Significant protections have been built into the law to encourage compliance, with the Act requiring the prompt dismissal of any lawsuit brought based on the submission of a covered cyber incident report or report of a ransom payment to CISA. The new law will also incorporate data protection measures, with reports submitted to CISA to be considered the property of the covered entity (if so designated) and exempted from disclosure under the Freedom of Information Act. However, covered entities that fail to abide by these new requirements or fail to respond to a subpoena from CISA are subject to civil suits brought by the Attorney General. CISA may also provide information to the Attorney General or other appropriate federal agencies for use in regulatory enforcement actions or criminal prosecutions.

CISA — working with the Department of Justice and other agencies — must publish a notice of proposed rulemaking within two years, with a final rule to be in place within 18 months of the published proposal. So it will be some time before the import of the new statute fully takes shape and goes into effect. However, in granting CISA rulemaking authority, subpoena power, and leadership of a new ransomware task force, Congress is clearly intent on growing CISA’s role.

SEC Proposed Rules for Cyberattack Disclosures

The SEC has concluded that material cybersecurity incidents are underreported and that existing reporting is not timely. As such, the agency issued proposed rules to increase internal assessments and analysis around cybersecurity events and controls within public companies. Substantively, the proposed rules largely track prior SEC guidance that public companies must disclose material cyber incidents and risk management. In issuing the proposed rules, the SEC stated that “cybersecurity is among the most critical governance-related issues for investors.”

The proposed rules mandate, among other things:

  • Reporting for companies that experience material cybersecurity incidents,
  • Disclosure regarding risk management, strategy, and governance relating to cybersecurity risks, and
  • Disclosure concerning management and board of directors’ cybersecurity expertise.

The proposed rules build on informal guidance issued by the SEC in 2011 and 2018 concerning how disclosure requirements apply to cybersecurity incidents and risks. Public comments on the proposed rules are due on May 9, 2022.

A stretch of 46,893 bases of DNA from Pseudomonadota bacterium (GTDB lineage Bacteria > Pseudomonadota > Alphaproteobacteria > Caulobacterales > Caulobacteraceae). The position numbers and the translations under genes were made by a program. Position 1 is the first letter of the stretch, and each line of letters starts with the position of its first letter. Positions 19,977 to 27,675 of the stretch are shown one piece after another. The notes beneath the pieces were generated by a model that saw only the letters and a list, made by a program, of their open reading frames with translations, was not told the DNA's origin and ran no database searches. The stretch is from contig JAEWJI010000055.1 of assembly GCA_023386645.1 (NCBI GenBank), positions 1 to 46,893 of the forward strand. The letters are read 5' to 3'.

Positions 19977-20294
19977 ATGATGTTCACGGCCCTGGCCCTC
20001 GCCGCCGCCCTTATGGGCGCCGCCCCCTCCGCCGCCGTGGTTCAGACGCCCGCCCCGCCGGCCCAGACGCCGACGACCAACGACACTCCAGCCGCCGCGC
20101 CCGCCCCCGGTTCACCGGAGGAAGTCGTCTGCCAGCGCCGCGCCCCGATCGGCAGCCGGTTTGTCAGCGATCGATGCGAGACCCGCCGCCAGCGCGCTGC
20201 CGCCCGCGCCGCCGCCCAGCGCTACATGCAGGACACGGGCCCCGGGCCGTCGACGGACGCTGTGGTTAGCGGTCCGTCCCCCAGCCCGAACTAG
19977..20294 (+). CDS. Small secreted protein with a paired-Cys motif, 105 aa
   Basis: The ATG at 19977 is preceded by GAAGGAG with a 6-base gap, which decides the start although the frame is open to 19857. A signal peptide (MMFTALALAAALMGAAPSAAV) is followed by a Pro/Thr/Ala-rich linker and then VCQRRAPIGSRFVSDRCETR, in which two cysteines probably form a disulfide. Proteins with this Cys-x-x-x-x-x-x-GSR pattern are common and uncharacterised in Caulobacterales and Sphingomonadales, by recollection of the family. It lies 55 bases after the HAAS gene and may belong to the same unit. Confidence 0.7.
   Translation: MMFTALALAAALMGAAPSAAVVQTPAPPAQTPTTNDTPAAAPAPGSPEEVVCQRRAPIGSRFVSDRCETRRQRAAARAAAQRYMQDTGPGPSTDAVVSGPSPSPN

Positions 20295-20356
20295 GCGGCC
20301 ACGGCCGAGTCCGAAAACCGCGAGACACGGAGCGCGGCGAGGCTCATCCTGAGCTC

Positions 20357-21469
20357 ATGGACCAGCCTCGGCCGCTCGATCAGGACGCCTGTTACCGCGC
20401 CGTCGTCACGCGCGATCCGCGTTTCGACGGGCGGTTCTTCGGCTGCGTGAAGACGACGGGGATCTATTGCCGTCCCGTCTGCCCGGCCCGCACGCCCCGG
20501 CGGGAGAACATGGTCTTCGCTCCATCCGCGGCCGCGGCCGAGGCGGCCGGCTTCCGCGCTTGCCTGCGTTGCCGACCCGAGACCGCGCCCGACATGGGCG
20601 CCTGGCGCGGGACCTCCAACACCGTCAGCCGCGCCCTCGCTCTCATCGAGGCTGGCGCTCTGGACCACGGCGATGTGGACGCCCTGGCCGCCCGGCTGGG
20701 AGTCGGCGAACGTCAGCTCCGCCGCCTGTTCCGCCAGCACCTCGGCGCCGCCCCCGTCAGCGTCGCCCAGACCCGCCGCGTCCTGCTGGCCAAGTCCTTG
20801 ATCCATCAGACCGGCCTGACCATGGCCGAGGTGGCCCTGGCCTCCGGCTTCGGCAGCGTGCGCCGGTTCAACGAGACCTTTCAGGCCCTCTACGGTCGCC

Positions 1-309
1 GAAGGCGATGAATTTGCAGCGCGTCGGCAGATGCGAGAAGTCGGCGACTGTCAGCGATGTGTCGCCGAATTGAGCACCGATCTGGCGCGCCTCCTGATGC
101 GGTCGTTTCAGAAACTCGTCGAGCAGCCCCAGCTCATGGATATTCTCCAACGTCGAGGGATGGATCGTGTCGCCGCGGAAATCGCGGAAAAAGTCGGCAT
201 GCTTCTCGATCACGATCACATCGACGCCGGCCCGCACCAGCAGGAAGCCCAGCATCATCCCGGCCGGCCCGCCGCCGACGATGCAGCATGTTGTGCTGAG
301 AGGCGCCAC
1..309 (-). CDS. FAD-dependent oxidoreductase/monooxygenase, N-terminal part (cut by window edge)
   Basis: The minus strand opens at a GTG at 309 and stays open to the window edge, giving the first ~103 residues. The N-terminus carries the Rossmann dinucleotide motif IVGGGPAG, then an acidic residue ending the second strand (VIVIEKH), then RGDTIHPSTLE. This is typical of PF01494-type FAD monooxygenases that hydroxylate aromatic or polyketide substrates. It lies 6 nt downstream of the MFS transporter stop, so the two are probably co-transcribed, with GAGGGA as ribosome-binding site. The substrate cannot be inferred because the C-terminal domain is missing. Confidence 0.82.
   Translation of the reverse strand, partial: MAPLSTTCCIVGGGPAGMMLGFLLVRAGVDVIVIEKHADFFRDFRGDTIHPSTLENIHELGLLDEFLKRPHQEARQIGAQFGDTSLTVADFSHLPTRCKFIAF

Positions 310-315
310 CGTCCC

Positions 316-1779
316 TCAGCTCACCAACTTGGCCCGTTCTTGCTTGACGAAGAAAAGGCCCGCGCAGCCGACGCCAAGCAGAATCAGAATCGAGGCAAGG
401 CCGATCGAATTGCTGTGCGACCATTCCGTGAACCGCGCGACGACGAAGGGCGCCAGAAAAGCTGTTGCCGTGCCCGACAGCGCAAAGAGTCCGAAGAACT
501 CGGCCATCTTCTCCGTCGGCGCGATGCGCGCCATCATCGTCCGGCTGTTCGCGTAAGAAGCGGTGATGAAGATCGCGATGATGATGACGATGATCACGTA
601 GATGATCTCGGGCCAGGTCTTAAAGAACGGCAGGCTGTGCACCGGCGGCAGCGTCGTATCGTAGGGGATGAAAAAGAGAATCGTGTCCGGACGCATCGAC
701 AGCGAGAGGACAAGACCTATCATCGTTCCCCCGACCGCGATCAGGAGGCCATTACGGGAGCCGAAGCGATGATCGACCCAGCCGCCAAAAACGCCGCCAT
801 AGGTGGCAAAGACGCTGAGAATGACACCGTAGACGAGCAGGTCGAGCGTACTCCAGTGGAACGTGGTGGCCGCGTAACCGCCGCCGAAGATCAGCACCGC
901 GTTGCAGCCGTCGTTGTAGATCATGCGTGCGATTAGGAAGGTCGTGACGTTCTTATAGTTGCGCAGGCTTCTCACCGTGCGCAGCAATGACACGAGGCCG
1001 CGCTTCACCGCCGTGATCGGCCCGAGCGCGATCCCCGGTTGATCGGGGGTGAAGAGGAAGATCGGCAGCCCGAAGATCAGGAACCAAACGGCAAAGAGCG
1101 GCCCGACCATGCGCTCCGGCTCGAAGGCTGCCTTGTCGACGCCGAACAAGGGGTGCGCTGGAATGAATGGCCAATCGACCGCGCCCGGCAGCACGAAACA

The most recent SEC rulemaking proposal includes adding new Item 1.05 of Form 8-K to require reporting companies to disclose a material cybersecurity incident within four business days of determining that a material incident has occurred. The disclosures would need to include:

  • A description of the incident,
  • The timing of discovery,
  • Whether any data was stolen, altered, accessed, or used for any other unauthorized purpose,
  • The effect of the incident on the company’s operations, and
  • The company’s remediation efforts.

Disclosures would be required based on the date the company determined that a cybersecurity incident was material, so long as that determination was made “as soon as reasonably practicable after discovery of the incident.” Disclosures would also be required if “a series of previously undisclosed individually immaterial cybersecurity incidents become material in the aggregate.” After disclosing a material incident, companies would be required to provide updates on either Form 10-Q or 10-K covering the period when the material change or update occurred.

Proposed Item 106(b) of Regulation S-K would require registrants to make detailed disclosures regarding their cybersecurity risk management systems and risk mitigation strategies. These disclosures would need to include, among other things, descriptions of the company’s cybersecurity risk assessment program; policies and procedures for identifying cyber risks; activities taken to prevent, detect, and minimize the effect of cybersecurity incidents; continuity and recovery plans; likely risks; and financial planning for future cyber incidents.